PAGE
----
That would represent a major policy shift that has pro-Israel lawmakers worried. On Wednesday, Reps. Ed Royce (R-Calif.) and Eliot Engel (D-N.Y.), respectively the top Republican and Democrat on the House Foreign Affairs Committee, wrote to Samantha Power, the U.S. envoy to the United Nations, seeking assurances that the United States would continue to block resolutions critical of Israel.

“Only a solution negotiated directly between the Israelis and Palestinians can result in a lasting peace,” the letter said. “We are seeking an assurance from you that the United States will veto resolutions at the United Nations that are biased and one-sided against Israel.”

In an interview with JTA, Engel said it was critical to get beyond the current crisis.

“We need to move on,” Engel said. “We need to emphasize the many close ties we have with Israel, we need to end recriminations and finger pointing.”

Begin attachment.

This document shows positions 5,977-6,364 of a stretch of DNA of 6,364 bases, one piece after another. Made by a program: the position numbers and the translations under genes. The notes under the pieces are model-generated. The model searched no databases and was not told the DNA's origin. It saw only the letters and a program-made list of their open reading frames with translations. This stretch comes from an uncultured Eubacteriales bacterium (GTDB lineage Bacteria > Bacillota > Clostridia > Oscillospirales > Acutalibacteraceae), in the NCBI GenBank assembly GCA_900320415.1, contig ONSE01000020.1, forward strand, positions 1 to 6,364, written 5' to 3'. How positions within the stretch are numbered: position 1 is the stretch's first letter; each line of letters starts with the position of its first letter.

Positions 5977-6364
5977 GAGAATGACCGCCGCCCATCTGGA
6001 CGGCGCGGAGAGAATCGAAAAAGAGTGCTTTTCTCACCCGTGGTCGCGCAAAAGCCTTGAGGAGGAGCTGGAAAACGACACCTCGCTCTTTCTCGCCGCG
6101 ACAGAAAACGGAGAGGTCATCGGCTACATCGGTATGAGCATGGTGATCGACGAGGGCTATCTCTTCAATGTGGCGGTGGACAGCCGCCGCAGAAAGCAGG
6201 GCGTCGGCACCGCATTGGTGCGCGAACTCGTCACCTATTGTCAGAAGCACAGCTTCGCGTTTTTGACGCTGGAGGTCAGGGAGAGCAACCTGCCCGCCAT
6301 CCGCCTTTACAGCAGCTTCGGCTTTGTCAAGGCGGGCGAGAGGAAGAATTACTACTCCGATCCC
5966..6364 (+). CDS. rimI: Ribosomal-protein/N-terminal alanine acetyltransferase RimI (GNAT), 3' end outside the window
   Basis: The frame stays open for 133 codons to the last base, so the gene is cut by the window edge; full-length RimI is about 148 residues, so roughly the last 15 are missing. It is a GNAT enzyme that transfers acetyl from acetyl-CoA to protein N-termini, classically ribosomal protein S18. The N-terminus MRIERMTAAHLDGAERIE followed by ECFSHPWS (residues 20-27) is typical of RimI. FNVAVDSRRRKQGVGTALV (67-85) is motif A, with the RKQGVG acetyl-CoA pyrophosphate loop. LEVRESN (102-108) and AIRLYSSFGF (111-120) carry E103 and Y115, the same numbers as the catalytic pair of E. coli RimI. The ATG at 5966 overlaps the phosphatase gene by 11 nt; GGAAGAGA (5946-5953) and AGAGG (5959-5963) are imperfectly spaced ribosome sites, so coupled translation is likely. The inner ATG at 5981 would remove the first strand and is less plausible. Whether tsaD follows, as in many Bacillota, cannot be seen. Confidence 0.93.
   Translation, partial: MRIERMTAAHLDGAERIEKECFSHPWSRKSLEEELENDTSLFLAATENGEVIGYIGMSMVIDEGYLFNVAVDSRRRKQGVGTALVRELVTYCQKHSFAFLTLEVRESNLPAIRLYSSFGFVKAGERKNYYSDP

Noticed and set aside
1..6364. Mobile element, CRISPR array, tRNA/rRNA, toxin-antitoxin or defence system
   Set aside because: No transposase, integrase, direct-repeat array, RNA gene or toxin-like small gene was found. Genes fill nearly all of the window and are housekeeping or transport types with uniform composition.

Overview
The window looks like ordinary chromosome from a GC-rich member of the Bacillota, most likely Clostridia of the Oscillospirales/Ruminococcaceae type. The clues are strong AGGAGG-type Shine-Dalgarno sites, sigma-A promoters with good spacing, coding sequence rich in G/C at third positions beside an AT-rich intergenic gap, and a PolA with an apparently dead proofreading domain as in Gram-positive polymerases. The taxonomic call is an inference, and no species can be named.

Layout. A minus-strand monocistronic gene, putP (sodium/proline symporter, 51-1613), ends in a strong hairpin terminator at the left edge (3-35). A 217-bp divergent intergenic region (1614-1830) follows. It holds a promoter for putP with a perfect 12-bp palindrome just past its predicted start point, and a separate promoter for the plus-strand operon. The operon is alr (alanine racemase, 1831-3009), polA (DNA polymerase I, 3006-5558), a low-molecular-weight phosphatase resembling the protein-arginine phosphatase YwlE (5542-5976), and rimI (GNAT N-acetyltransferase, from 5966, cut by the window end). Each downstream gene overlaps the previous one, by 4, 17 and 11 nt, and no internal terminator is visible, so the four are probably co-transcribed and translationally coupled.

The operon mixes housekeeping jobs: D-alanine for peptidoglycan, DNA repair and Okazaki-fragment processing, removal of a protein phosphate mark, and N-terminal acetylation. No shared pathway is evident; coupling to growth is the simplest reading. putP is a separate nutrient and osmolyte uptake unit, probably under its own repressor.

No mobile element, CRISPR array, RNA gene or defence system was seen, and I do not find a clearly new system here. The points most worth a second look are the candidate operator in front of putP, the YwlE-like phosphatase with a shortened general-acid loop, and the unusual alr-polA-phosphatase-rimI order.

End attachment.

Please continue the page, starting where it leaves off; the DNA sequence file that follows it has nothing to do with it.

Abraham Foxman, the Anti-Defamation League’s national director, said Netanyahu’s walk-back should be enough to move forward.

“The U.S. now has to climb off, climb down, tone down and find an opportunity to say something positive,” Foxman said in an interview.

But Makovsky said the forthcoming trip to Israel by Republican House Speaker Rep. John Boehner (R-Ohio), who helped organize Netanyahu’s speech to Congress without informing the White House, could further inflame tensions.

“Boehner’s visit to Israel is going to reframe this issue in partisan terms, when really, there should be a substantive critique of the Iran talks,” Makovsky said.